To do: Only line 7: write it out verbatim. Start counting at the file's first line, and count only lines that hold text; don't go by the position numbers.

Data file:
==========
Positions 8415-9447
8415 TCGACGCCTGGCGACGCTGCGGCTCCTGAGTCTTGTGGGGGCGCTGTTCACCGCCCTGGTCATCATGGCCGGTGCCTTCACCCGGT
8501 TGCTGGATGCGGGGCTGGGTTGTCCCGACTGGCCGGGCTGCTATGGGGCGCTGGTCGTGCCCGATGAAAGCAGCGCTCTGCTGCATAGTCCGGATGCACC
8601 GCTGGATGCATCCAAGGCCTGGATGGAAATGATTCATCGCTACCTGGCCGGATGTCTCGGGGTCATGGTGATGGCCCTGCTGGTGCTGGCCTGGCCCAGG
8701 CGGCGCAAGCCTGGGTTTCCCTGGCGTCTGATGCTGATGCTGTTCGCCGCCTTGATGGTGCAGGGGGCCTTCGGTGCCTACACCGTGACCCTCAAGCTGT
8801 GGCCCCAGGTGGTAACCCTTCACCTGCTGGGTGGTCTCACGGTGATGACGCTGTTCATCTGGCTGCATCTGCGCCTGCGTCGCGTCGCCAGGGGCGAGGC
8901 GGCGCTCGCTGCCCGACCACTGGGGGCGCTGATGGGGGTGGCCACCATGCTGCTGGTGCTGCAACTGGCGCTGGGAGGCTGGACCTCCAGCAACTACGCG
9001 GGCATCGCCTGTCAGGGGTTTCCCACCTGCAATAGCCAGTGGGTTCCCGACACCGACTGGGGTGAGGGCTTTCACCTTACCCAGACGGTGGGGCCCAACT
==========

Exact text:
8901 GGCGCTCGCTGCCCGACCACTGGGGGCGCTGATGGGGGTGGCCACCATGCTGCTGGTGCTGCAACTGGCGCTGGGAGGCTGGACCTCCAGCAACTACGCG